Genetic Future

i-5f8eccb3d39bc5368657cc726f456699-warfarin_bait.jpgWarfarin (a.k.a. Coumadin, Jantoven, Marevan, or Waran) is the most widely-prescribed blood-thinning agent on the market. It’s also (in the words of Howard McLeod) a “terrible drug” – it has a very narrow therapeutic window, meaning that the minimal useful dose and the maximal safe dose are very close together. (The effects of over-dosing on warfarin – reduced blood clotting – are so severe that the drug is also used as a highly effective rat poison.)

To further complicate things, the dosage of the drug that is both effective and safe differs widely between individuals, and is known to be altered both by environmental factors (e.g. smoking) and by genetics. This variation means that determining the right dosage for a patient is a fairly hit-and-miss affair, and patients often have to be tested at several different doses before a stable dose is found.

At the current time there are two genetic variants known to explain a fairly large chunk of this variation, one in a gene involved in drug metabolism (CYP2C9) and another in a gene involved in the clotting response (VKORC1). A paper in this week’s New England Journal of Medicine looked at whether the use of genetic information from these two variants could improve the ability of clinicians to predict the optimal dosage for patients.

The short answer is: yes. The authors used data from 4,043 patients to determine the optimal parameters for their prediction algorithm, and then tested the results on a validation set of 1,009 subjects. They found that the addition of genetic information significantly increased the accuracy of dose predictions, with the improvements being  seen mainly in patients at the extremes (i.e. those who required higher or lower doses of the drug than the population average).

The clinical benefits of this testing are clear: incorporating genetic data means that more patients will be placed on the correct dosage of warfarin from the outset, rather than having to go through multiple (potentially dangerous) trial runs at different doses before settling on a stable figure. Further studies on the genetic variants associated with warfarin response, as well as gene-environment interactions, should improve predictive performance even further.

The authors have made their prediction algorithm available as a nifty online calculator.

I noted in my post last week on routine whole-genome sequencing of newborns that the real clinical benefits of widespread genetic screening will come first in pharmacogenomics – these results provide a neat demonstration of this process in action.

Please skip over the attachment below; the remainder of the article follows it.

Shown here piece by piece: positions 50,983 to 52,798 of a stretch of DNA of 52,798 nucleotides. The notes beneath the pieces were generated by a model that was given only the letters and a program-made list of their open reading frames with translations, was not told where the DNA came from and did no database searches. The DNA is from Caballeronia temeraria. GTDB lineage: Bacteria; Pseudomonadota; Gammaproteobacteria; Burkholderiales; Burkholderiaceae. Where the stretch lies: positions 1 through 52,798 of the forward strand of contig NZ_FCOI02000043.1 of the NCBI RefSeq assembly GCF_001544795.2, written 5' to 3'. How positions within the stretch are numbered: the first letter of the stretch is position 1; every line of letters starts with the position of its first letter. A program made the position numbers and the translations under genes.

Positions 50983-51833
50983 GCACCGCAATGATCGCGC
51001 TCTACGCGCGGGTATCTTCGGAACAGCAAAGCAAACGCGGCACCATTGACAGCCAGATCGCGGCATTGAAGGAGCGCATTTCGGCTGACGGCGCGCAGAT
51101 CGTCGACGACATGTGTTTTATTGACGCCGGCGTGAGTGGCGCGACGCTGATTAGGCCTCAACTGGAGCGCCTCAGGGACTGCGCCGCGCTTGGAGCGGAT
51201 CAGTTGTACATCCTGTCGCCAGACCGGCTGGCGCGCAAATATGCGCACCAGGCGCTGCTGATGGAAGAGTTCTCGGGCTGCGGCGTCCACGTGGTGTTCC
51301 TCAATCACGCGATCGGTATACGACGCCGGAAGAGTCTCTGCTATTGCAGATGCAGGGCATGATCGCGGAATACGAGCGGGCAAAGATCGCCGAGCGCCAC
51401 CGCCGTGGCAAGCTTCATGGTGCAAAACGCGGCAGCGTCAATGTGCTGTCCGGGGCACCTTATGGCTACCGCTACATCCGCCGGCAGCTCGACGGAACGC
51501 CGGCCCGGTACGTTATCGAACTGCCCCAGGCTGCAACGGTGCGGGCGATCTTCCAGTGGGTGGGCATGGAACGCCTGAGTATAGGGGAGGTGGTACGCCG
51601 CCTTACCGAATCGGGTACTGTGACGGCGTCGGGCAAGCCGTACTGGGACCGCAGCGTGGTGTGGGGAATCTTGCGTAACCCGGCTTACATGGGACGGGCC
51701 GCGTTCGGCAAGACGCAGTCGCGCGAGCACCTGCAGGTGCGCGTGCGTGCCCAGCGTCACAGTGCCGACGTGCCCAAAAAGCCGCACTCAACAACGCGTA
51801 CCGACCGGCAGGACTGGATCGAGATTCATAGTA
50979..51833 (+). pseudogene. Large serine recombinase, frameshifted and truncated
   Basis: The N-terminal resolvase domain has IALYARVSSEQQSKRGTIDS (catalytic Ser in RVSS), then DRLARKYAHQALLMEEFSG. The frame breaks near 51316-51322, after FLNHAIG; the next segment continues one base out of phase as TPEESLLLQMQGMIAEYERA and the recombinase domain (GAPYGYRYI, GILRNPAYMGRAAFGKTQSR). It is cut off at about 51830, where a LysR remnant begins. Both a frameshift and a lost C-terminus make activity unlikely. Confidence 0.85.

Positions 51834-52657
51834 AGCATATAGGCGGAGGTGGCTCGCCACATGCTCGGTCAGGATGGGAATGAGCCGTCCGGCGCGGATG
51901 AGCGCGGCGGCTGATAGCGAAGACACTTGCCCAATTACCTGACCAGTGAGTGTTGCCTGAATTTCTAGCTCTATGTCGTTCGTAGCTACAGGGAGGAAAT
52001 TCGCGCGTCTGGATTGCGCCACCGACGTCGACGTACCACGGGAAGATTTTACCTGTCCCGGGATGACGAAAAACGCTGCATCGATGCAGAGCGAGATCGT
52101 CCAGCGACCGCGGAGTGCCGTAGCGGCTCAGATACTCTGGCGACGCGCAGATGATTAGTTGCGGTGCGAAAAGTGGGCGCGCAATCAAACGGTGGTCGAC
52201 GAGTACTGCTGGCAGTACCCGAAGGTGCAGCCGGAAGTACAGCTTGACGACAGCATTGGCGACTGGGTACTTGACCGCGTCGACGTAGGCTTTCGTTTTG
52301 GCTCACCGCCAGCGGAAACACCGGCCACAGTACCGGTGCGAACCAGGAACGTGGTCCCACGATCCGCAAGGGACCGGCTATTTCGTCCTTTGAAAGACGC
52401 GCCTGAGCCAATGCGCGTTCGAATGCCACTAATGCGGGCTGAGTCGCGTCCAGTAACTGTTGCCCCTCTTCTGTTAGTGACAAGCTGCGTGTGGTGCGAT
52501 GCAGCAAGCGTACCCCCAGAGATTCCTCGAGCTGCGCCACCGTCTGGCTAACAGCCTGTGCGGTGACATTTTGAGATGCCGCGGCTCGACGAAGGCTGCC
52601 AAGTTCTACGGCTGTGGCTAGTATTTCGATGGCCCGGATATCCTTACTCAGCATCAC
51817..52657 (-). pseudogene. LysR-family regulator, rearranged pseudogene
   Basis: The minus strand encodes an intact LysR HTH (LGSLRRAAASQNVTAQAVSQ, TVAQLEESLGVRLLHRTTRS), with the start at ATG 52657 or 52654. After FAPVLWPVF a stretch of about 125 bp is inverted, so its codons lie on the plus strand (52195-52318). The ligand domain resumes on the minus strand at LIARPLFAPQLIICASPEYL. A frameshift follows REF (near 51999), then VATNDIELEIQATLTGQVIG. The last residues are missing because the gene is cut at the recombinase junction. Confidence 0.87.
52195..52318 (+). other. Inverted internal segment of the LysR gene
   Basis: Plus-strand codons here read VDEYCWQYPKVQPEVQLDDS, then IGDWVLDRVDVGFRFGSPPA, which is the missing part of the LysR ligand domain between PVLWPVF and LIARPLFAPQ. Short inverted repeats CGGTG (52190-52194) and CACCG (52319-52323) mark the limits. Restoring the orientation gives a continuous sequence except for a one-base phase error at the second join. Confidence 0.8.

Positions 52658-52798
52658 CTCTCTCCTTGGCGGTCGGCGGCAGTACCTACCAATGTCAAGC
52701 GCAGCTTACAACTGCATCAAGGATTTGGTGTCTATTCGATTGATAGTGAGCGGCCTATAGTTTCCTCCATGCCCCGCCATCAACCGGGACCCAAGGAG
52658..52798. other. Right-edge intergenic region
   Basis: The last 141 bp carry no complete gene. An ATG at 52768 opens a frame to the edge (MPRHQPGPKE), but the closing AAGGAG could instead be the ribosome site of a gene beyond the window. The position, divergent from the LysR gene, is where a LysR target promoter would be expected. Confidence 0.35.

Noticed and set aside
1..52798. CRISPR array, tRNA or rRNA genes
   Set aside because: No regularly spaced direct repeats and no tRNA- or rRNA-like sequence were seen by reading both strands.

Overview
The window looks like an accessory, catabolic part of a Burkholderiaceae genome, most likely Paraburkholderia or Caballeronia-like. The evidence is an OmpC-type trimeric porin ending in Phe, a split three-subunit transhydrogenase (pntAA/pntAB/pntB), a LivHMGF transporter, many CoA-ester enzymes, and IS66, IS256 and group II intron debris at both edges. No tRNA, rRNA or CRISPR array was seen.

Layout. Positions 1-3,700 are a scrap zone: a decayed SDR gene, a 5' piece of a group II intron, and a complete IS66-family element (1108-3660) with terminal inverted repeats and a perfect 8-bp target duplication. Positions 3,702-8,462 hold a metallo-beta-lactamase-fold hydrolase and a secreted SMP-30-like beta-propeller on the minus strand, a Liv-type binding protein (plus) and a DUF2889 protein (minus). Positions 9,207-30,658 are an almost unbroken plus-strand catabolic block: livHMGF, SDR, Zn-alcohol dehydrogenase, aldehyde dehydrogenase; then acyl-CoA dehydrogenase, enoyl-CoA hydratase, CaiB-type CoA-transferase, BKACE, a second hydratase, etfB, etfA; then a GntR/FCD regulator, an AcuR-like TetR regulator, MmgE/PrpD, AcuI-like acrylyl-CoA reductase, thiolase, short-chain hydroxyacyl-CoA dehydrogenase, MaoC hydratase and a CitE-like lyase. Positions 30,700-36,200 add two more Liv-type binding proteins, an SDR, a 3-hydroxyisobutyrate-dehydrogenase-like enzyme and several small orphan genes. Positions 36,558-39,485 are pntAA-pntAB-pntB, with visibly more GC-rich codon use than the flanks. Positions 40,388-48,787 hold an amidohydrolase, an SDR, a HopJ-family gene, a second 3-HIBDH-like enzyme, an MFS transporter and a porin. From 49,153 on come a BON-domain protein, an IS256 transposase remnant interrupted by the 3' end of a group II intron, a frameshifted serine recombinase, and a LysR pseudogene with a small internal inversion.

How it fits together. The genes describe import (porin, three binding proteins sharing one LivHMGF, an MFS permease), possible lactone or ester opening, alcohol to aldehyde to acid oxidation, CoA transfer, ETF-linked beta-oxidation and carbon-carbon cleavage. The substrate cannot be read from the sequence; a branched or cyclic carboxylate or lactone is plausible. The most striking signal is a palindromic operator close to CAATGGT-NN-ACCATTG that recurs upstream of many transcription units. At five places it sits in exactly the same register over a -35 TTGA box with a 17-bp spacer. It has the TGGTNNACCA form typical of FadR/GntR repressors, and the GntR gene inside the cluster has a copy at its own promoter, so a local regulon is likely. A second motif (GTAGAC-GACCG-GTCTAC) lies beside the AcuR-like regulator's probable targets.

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Comments

  1. #1 Steven Murphy MD
    February 19, 2009

    Daniel,
    Great post. This now makes 3 validated clinical algorithms for dosing. For the next 5 years Pgx will dominate clinical relevance. These genes have already been discovered and investigated thoroughly…..unlike 9p21.3 plus the pathways are known too….This IS personalized medicine for now…

    -Steve
    http://www.thegenesherpa.blogspot.com

  2. #2 Matthew Markus
    February 20, 2009

    I am passingly familiar with this research area and the people involved, so I felt the need to comment. First, this was a great research project that produced solid results along with an actual clinical tool. Unfortunately, though, the costs associated with this tool may outweigh its benefits. More specifically, Xarelto (rivaroxaban), an anticoagulant that does not require the extensive monitoring that Warfarin requires, has already been cleared for use in Europe for VTE prevention in adults undergoing elective hip or knee replacement surgery [1]. Thus, Xarelto, even on-patent, will probably be more cost-effective than cheap Warfarin coupled with its additional monitoring burden and an expensive, non-reimbursable pharmacogenetic test. All in all, I think that this tale serves as a reminder that pharmacogenetics is in constant competition with drug development.

    [1] http://www.bayer.com/en/News-Detail.aspx?id=11268

  3. #3 George Erickson
    February 23, 2009

    Matthew, this is interesting observation, which certainly will be good news for Bayer, but a major drain on the US healthcare system. Xarelto average cost online is about $12 per pill. Replacing 30 million coumadin/warfarin prescriptions per year (current US consumption) would cost the US taxpayer (many pts placed on warfarin at 65 or older) over $10 billion!

    Walmart sells a 30-day supply of warfarin for $4 and a 90-day supply for $10. INR test is reimbursed at around $18.50.

    It’s true that some insurance companies but not all reimburse PGx tests. Xarelto is not reimbursed by anyone. This and other studies will likely to accelerate broad warfarin sensitivity test reimbursement long before Xarelto does.

  4. #4 Matthew Markus
    February 24, 2009

    “Matthew, this is interesting observation, which certainly will be good news for Bayer, but a major drain on the US healthcare system.”

    Maybe, maybe not. There really is no thorough cost-effectiveness studies on the issue. Such studies must take into account:

    1.) The medical reason for prescribing a drug.
    2.) The duration of treatment under the drug.
    3.) The cost of pharmacogenetic testing associated with the drug.
    4.) The incidence of adverse events associated with the drug.

    My speculation that Xarelto (rivaroxaban) may be highly competitive with warfarin in some situations is based on the following anecdotes:

    1.) An indirect comparison of rivaroxaban versus warfarin for the prevention of venous thromboembolism (VTE) in patients undergoing total knee replacement indicates that rivaroxaban is likely to reduce the incidence of costly VTE events [1].

    2.) Warfarin PGx tests are unlikely to be cost-effective for typical patients with nonvalvular atrial fibrillation due to testing costs in the $200-$500 range [2,3].

    It will be interesting to see how this plays out.

    [1] http://www.xarelto.com/html/images/events/ASH/ASH2008_Rivaroxaban_versus_Alternative_Prophylaxes_for_the_Prevention_of_VTE_after_TKR.pdf
    [2] http://www.ncbi.nlm.nih.gov/pubmed/19153410
    [3] http://www.genomeweb.com/dxpgx/warfarin-dose-dx-may-not-be-cost-effective-typical-patient-may-be-risk-cohort?page=show

  5. #5 George Erickson
    February 27, 2009